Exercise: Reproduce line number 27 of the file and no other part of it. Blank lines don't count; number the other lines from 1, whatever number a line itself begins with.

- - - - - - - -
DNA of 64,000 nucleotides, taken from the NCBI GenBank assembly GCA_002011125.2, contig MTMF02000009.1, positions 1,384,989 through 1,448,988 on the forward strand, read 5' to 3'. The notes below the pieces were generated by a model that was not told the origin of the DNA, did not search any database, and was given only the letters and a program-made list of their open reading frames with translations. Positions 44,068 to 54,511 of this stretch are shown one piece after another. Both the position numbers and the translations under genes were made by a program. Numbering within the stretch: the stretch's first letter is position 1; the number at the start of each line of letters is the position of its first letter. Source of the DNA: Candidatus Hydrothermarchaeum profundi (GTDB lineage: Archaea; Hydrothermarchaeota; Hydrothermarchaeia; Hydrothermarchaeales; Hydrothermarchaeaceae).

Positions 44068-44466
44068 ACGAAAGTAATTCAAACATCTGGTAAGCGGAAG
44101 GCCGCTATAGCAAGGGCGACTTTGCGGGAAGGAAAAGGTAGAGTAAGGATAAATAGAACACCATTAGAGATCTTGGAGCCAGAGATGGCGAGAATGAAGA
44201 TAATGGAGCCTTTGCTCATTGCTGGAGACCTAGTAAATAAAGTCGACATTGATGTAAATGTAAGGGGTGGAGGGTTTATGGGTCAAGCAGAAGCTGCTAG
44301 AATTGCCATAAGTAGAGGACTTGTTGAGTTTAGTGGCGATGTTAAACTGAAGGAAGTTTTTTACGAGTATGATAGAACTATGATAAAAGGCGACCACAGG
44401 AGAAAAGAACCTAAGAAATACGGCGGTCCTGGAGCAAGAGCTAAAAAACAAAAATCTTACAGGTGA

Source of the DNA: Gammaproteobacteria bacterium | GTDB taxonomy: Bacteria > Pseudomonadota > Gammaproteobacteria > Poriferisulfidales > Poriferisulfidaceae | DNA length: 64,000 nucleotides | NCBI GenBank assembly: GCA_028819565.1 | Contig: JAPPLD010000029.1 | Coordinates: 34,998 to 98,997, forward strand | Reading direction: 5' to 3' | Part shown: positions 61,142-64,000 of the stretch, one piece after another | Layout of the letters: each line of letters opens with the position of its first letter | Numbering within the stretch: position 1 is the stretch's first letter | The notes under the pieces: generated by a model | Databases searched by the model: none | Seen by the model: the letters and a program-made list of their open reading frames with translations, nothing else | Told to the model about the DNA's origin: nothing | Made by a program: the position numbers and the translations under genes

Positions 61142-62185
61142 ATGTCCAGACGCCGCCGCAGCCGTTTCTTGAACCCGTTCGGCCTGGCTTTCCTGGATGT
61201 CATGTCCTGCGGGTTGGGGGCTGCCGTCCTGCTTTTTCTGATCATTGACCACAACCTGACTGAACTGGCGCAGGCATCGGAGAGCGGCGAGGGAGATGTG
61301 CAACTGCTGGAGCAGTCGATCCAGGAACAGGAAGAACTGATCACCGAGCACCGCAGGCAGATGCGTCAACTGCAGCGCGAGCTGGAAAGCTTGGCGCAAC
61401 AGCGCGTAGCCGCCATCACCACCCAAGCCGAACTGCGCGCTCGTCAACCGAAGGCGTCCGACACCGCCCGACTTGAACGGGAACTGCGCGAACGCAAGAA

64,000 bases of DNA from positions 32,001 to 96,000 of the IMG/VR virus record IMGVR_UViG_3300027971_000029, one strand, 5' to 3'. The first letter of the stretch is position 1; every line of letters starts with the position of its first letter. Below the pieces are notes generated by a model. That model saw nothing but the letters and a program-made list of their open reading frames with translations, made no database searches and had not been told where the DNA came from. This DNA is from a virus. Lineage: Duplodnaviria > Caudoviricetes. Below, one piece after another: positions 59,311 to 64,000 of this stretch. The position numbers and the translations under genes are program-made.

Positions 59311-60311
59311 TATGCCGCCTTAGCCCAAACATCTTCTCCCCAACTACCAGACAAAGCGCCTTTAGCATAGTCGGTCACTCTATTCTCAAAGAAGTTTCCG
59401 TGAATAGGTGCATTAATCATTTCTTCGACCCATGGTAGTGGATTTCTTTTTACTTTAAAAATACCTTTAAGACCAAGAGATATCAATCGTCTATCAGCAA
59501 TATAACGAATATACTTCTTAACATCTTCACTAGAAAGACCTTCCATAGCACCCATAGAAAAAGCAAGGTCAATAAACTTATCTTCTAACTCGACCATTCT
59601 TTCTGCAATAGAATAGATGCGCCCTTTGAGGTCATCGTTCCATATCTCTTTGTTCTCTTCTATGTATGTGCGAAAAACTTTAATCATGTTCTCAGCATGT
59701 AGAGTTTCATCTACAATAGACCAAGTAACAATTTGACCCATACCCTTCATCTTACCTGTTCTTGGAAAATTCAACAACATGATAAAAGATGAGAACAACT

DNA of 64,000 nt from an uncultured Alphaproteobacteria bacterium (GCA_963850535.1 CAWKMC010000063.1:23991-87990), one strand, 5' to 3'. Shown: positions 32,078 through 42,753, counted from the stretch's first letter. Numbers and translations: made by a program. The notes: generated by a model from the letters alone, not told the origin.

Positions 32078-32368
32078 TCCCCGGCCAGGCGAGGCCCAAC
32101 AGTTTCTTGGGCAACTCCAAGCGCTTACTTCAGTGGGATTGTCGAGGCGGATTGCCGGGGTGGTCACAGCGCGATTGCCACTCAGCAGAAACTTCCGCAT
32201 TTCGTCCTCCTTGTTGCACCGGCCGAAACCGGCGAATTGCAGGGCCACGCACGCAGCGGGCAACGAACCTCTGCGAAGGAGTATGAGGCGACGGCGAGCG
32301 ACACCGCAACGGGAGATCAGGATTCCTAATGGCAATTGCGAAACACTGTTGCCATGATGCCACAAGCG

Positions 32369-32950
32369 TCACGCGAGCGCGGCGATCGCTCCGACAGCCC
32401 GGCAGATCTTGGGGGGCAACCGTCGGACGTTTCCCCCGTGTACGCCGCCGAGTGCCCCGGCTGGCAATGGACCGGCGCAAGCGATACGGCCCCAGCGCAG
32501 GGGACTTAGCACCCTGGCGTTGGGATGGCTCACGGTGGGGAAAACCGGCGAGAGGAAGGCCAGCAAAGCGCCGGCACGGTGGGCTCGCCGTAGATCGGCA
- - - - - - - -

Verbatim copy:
Positions 32369-32950